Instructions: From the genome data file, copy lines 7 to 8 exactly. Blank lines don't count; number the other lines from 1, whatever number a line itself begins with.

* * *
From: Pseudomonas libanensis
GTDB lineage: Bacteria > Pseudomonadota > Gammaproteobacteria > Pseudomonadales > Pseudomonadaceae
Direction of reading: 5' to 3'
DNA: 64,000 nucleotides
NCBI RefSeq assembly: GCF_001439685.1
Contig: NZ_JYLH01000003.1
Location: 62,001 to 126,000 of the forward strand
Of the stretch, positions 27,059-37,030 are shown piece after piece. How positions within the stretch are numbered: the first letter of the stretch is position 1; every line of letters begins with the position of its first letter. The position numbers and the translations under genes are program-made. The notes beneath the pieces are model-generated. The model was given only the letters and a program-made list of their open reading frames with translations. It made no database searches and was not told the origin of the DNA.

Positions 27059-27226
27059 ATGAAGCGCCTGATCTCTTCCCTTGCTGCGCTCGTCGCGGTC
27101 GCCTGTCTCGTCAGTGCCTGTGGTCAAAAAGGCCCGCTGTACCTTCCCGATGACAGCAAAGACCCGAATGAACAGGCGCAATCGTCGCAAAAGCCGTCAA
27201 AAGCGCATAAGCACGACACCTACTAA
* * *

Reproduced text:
Location: 62,001 to 126,000 of the forward strand
Of the stretch, positions 27,059-37,030 are shown piece after piece. How positions within the stretch are numbered: the first letter of the stretch is position 1; every line of letters begins with the position of its first letter. The position numbers and the translations under genes are program-made. The notes beneath the pieces are model-generated. The model was given only the letters and a program-made list of their open reading frames with translations. It made no database searches and was not told the origin of the DNA.